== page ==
Completed in 1985, Bao Lee’s Hmong Story Quilt, is astounding in the extent of fine details. The story quilt chronicles the impact and outcome of war, as Lee visualizes the circumstances and events of her homeland during the 1970s as the Vietnam War came to its climax. The Hmong people had aided the American war efforts but as the inevitable collapse of South Vietnam neared, and the fighting had spilled over into Laos, they had no choice but to flee. Many refugees learned to embroider during the time in camps as they awaited decisions to leave Asia and come to the U.S. Lee’s quilt achieves an extraordinary rendering where the storyline has been compacted without sacrificing clarity of details to give the viewer a representative sense of what Lee and her fellow Hmong community members were experiencing during the upheaval of their lives and homes. There is a strong energetic sense that emerges while viewing the work, a genuine empathetic connection to the human impact and consequences of conflict and dislocation that might not be necessarily as immediately evident in reading a historical text.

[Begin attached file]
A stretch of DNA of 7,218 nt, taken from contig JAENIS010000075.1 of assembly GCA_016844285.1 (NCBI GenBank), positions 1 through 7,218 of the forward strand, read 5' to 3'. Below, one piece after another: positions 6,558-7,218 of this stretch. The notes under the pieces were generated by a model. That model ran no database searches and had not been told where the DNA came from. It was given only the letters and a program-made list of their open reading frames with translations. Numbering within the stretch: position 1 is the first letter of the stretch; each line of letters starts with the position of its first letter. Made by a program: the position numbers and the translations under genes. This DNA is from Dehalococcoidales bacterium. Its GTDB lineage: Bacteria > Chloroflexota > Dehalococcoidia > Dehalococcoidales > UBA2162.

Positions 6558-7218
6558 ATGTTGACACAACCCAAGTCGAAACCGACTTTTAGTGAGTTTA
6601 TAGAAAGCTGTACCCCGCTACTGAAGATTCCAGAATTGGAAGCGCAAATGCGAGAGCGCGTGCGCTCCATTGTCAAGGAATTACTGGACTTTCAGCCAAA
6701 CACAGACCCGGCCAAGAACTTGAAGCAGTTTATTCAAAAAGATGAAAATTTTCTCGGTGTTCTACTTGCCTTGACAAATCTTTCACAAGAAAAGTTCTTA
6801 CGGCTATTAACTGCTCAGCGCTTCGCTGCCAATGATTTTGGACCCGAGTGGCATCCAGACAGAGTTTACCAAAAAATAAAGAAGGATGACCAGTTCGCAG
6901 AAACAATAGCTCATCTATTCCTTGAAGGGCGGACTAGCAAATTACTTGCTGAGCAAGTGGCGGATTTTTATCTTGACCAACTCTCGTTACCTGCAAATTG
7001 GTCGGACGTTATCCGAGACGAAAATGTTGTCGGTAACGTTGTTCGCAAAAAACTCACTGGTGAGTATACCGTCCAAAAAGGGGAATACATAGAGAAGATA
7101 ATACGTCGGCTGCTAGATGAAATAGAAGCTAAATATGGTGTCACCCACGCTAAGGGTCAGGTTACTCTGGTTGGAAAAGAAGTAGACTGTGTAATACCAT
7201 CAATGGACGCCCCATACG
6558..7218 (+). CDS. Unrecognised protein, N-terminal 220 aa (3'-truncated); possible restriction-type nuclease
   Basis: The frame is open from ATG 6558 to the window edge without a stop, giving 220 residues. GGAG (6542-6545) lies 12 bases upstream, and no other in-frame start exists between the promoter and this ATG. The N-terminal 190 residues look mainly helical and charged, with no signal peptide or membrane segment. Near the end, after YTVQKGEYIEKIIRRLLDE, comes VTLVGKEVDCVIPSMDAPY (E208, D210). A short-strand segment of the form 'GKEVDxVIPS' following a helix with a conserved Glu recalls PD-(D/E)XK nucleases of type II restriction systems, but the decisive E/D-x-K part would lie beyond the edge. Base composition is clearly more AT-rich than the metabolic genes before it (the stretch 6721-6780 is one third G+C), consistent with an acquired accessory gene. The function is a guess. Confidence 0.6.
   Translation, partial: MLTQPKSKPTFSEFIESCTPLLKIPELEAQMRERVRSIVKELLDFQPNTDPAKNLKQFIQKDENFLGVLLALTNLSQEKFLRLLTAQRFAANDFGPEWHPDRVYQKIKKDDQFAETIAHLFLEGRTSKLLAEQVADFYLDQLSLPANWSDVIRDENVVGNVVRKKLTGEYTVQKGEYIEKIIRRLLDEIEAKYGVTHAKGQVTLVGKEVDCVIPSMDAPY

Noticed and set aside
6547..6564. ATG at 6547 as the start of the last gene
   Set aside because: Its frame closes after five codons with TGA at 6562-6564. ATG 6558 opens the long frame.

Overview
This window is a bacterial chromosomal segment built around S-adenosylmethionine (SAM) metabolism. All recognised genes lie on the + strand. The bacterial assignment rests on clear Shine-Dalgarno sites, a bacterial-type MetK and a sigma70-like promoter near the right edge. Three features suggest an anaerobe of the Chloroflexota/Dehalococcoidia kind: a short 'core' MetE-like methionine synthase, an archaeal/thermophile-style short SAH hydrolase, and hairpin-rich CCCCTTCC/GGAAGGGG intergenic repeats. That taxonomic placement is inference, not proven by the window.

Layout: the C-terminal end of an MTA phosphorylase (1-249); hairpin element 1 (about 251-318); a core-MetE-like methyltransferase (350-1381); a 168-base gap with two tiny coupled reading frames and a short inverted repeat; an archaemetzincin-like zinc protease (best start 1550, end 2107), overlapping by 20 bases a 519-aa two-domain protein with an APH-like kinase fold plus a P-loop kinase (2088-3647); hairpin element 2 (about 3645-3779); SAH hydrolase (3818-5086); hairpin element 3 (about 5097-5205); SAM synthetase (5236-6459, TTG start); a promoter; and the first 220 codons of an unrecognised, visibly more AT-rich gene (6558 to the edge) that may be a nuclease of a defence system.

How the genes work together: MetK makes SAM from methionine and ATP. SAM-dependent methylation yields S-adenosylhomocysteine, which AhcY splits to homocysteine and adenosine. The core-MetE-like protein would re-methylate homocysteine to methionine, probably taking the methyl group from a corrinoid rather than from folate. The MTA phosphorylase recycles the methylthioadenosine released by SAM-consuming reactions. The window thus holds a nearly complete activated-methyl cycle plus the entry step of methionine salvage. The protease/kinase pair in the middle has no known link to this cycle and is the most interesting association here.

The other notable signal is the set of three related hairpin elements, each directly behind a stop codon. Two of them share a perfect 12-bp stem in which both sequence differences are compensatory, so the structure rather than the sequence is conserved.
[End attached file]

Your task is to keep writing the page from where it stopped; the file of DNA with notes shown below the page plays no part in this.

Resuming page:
The Salt Lake Valley’s first Mormon generations also had displayed their own proficiency in the art of quilting. From the 1880s, there are three quilt designs, presented in graphite on paper, which were sketched by Albert Tissandier during his travels to the western U.S. Quilting bees were regularly organized by women of the Church of Jesus Christ of Latter-Day Saints, formulating their own cultural branch of quilting traditions signifying their Mormon communities.

Artist Unknown (Virginia), Map Quilt, 1886, silk and cotton velvets and brocade with embroidery, image courtesy of the American Folk Art Museum, gift of Dr. and Mrs. C. David McLaughlin, photo by Schecter Lee.

The third Utah quilt, on loan from the state’s museum division, is Bird of Paradise Hawaiian Quilt by Moani’ke’ala Revoir, which was completed in 1983. The quilt features an abstract leafy form of the Hawai’ian Bird of Paradise plant, set against a white background. Revoir, who is nearly 70, began quilting as a teen in Utah and then perfected her craft in Hawaii. She travels across the country as an expert and master teacher of Hawai’ian quilting art.

The exhibition continues at the UMFA through May 15. UMFA is the third stop for this traveling exhibition, which will move eastward to other museums through the spring of 2024.